Loyal Readers, though your BloomingtonGirl is blue today --oh so blue with parenting woes and guilt-- she has, of course, had time to do a little pickling. A very little. In the late morning, I prepared two quarts of half-sour dills, which are fermented at room temperature for three days and then refrigerated for another three. Then, they are ready to eat. EASY PEEZY! They are called half-sours because the salt content is such that the cucumbers never get entirely sour as they would in a higher salt brine. I am just parroting these words from the book. I don't yet have a deeper understanding at my command. But, stay tuned. I imagine that if this all goes on much longer, I will.
If you are interested in making some Half-Sours -- and of course you are -- you just run out to your garden and pluck off a quart size harvest of little pickling cucumbers (the ones that have not yet succumbed to the dreaded cucumber beetle.) Rinse them gently and prick some holes in each one. Place them (stuff them is more like it) into a quart size mason jar (wide mouth probably works best) into which you have already placed a generous 1/4 tsp crushed black pepper corns, 1/4 tsp crushed coriander seeds, a dry bay leaf and a roughly chopped clove of garlic. Add in a large stalk of dill & a chile pepper. I put a lengthwise slice in the pepper so that it would submerge and ooze its flavor better. I didn't have two peppers so I just used a generous shake of hot red pepper flakes in my second quart.
Here are the cucumbers in the jar.
Next, mix up a brine of three cups of water and 1.5 tablespoon PICKLING salt. Use pickling salt rather than regular table salt because it is pure sodium chloride with no additives that can cause cloudiness. Pour the brine over the stuff in the jar, leaving an inch or so head space at the top. Make sure the brine covers everything. Stuff a quart size freezer bag into the mouth of the jar (the open top remains out) and pour the remaining brine into the bag and seal the bag. The brine bag is to keep the cucumbers submerged and make a seal so that air doesn't get in. (This is an anaerobic fermentation.) You'll have to finesse the bag so that it balances and check it from time to time, but this isn't a hard thing to do.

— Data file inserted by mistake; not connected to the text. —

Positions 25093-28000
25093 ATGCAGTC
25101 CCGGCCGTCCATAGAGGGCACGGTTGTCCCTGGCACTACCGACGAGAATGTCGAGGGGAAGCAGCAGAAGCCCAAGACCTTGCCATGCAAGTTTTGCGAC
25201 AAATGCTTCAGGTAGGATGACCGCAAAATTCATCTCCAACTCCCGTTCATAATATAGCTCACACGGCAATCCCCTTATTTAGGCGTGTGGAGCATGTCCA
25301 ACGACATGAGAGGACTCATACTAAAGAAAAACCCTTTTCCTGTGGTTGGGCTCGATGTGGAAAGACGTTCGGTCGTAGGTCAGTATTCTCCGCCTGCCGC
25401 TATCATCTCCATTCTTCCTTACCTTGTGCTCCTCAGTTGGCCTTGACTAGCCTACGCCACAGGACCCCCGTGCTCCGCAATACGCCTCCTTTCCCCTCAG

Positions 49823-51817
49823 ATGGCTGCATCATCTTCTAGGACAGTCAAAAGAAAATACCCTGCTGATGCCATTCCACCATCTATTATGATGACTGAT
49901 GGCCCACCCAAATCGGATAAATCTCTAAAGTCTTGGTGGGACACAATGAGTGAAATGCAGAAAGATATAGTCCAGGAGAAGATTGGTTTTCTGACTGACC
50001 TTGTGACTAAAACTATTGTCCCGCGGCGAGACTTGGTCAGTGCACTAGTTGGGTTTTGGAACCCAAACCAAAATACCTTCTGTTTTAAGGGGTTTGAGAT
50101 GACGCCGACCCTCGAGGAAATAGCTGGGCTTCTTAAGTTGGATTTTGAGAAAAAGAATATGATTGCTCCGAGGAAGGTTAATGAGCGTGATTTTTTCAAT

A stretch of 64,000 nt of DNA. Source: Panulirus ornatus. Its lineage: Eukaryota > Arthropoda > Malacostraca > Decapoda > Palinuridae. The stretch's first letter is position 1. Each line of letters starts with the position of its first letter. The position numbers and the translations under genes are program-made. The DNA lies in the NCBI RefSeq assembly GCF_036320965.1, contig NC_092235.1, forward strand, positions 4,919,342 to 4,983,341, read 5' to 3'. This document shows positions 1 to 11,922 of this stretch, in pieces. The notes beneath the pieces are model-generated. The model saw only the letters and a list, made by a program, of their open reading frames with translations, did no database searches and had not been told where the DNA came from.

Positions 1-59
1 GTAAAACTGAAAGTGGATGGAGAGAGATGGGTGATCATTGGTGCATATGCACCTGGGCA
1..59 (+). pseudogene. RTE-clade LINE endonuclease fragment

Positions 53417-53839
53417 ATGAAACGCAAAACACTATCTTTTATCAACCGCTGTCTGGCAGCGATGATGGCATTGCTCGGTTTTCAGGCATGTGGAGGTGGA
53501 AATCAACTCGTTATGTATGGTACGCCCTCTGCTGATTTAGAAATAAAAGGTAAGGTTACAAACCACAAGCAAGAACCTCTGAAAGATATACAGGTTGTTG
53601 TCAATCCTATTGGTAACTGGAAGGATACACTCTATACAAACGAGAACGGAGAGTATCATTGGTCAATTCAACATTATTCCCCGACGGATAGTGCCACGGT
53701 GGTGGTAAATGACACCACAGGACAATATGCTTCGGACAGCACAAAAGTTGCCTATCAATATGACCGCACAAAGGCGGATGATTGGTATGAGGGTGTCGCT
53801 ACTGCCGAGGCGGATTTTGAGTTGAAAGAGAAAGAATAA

The entire process (excluding the actual harvest of the cucumbers) took about ten minutes. I was surprised when my kitchen began to smell a bit like my Polish "Baba's" kitchen soon after I started the pickles. It is a delicious smell and I cannot wait to try the finished product. It is amazing how easy the process was. If possible, use the freshest cucumbers you can get in order to take advantage of the bacteria on the skin for the fermentation process.
Yesterday, I started a batch of sauerkraut. I didn't photograph the process for some reason. As I write, the ten pounds of shredded cabbage in a salt brine is fermenting away in our basement. I was unable to locate a crock in town, so I call the good folks at the Marsh bakery and picked up three of their used frosting pails. So far, so good. The kraut should be done in three to four weeks if all goes well.
Thanks to anonymous for the ebay link to a crock. I think that I am going to try to make a trip to Clay City Pottery and pick up a couple this week. They are very reasonably priced and locally made.
Last but not least, I picked a couple of gorgeous Hydrangea from our bushes just behind our house. They might be my favorite flower.